Thoughts on Dockless Electric Scooters After Seeing Them in Action in Los Angeles
Last week, I traveled to Los Angeles and stayed in Koreatown, not far from downtown. It was a personal trip, but I couldn’t help but notice the number of dockless electric scooters on the street. I stayed near 3rd Street and Hobart Boulevard. As I walked down the street throughout my stay, I saw people cruising by on their scooters, mostly on the sidewalk.
At first, I thought of the same concerns that others have mentioned about scooters, “What if they hit pedestrians? Why are they on the sidewalks?” On the other hand, it didn’t seem safe to ride scooters on the car-centric Los Angeles streets, which is why I only saw a few people doing so. I could barely cross the street in Los Angeles without feeling a tinge of fear.
After a few days, I started to get used to the sight of scooters, and it seemed that everyone else was also used to their presence, at least in Koreatown. I can’t speak to other areas of the city.
In September 2018, the Los Angeles City Council approved the city’s first set of rules for companies providing scooters. A one-year program was created to allow any company to apply for a permit for up to 10,500 scooters.The rules also stated companies are limited to 3,000 scooters or bikes anywhere in the city and can deploy up to 2,500 more in low-income areas. An additional 5,000 vehicles can be deployed in low-income neighborhoods of the San Fernando Valley.
I was in Santa Monica, a beachfront city surrounded on three sides by LA, and also saw a proliferation of scooters. In August 2018, the city announced they were allowing Bird, Lime, Lyft, and Uber to operate in Santa Monica. Compared to in Koreatown, more scooter users were riding the streets using the bike lanes to get around. Both cyclists and scooter riders shared the road. Granted, there weren’t many cyclists on the streets. However, the ones that were in the bike lanes seemed to coexist well with the scooters.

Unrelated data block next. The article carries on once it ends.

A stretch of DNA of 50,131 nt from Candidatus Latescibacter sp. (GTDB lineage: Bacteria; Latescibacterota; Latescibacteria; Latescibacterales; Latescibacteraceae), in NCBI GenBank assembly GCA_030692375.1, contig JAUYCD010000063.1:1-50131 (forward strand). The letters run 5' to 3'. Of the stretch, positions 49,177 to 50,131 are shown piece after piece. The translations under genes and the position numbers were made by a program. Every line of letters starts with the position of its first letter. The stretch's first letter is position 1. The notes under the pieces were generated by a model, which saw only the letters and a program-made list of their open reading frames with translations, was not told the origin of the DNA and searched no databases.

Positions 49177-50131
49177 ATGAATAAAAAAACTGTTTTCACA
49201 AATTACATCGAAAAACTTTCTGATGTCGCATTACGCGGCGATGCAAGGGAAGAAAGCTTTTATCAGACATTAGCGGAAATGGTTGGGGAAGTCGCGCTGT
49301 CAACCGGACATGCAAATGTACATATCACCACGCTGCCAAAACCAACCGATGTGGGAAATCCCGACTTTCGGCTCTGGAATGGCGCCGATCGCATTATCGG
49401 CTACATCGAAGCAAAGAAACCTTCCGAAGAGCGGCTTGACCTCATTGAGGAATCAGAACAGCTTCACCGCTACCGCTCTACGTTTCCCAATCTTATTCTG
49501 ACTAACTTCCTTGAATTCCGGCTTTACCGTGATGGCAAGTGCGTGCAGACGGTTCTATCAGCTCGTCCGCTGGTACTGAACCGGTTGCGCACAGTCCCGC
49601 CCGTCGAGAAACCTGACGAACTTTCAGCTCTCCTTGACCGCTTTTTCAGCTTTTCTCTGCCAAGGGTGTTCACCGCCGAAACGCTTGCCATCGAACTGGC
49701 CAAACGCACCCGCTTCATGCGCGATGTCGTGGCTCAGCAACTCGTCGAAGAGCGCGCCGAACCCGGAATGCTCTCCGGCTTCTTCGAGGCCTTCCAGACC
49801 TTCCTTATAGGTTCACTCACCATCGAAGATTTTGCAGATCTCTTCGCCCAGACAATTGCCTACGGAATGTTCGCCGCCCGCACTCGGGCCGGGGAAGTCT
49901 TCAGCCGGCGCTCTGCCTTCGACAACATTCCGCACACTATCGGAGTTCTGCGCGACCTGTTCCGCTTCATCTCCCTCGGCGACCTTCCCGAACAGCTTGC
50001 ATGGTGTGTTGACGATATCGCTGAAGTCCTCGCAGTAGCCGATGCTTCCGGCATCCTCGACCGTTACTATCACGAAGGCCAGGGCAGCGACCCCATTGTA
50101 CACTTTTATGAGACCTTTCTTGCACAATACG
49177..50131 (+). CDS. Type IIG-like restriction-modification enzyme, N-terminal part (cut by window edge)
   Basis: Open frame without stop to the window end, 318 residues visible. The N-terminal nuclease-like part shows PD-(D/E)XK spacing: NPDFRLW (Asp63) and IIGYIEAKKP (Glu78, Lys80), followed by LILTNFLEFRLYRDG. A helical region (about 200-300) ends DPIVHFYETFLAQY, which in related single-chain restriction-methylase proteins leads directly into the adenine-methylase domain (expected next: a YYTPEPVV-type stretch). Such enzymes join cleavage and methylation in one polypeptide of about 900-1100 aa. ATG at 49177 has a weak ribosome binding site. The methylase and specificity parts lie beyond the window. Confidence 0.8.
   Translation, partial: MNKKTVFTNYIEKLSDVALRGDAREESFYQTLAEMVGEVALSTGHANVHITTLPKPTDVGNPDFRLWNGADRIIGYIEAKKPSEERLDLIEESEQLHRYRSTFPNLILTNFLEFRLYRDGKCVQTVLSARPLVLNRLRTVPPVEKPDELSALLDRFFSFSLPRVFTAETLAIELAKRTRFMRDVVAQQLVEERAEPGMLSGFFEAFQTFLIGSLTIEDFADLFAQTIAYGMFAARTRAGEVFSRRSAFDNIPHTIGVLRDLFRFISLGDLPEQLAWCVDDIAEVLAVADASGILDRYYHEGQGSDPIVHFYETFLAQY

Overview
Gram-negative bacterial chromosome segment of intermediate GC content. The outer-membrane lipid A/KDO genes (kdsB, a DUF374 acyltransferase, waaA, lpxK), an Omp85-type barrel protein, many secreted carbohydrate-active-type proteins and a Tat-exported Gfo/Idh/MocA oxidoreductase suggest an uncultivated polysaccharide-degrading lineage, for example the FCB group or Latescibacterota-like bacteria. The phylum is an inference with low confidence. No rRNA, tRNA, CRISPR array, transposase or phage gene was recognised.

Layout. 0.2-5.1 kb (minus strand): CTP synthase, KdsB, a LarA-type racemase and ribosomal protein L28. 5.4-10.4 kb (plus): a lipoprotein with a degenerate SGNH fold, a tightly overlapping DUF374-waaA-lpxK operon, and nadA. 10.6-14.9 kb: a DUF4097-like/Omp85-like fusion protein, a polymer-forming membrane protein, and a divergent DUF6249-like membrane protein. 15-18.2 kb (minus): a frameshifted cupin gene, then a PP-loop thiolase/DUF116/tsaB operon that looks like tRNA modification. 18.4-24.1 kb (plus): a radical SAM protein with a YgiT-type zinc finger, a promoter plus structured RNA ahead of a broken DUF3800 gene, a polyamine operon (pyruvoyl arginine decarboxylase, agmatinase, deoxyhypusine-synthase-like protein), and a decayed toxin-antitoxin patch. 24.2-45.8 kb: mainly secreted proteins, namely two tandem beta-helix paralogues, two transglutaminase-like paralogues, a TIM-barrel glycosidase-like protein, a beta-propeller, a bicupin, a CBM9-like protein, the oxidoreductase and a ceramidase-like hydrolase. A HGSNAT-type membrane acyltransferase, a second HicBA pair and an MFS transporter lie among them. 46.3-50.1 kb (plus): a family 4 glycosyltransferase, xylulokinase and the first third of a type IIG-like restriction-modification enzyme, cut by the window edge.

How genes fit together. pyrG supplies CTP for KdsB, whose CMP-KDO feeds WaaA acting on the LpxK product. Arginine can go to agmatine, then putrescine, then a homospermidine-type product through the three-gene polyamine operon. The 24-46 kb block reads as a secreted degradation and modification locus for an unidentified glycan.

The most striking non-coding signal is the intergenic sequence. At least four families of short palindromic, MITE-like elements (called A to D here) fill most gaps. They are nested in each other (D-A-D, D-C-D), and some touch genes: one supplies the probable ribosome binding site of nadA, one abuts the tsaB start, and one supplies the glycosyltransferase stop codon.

When I was in Detroit last fall, I also saw many scooters in the downtown area. Of course, the density of that city’s downtown doesn’t compare to the density of Chicago’s.
I have never been too intrigued by scooters, but seeing them used in a city like Los Angeles piqued my interest. Can scooters help reduce the number of motor vehicle trips in car-centric cities? Scooters haven’t been rolled out in Chicago, except for a few demos at street fairs, but a recent DePaul study, bankrolled by Bird, looked at the potential benefits.
Of course, the trend isn’t without downsides as well. A recent study published in the medical journal JAMA Network Open showed that more electric scooter riders showed up with injuries in the emergency rooms of two hospitals on Los Angeles’ scooter-heavy Westside than either cyclists or pedestrians. There’s also the question of how to ensure that all residents of cities will have equitable access to the technology.
But in a car-centric city Los Angeles, as well as a somewhat less auto-dependent city like Chicago, scooters do have the potential to take some cars off the streets.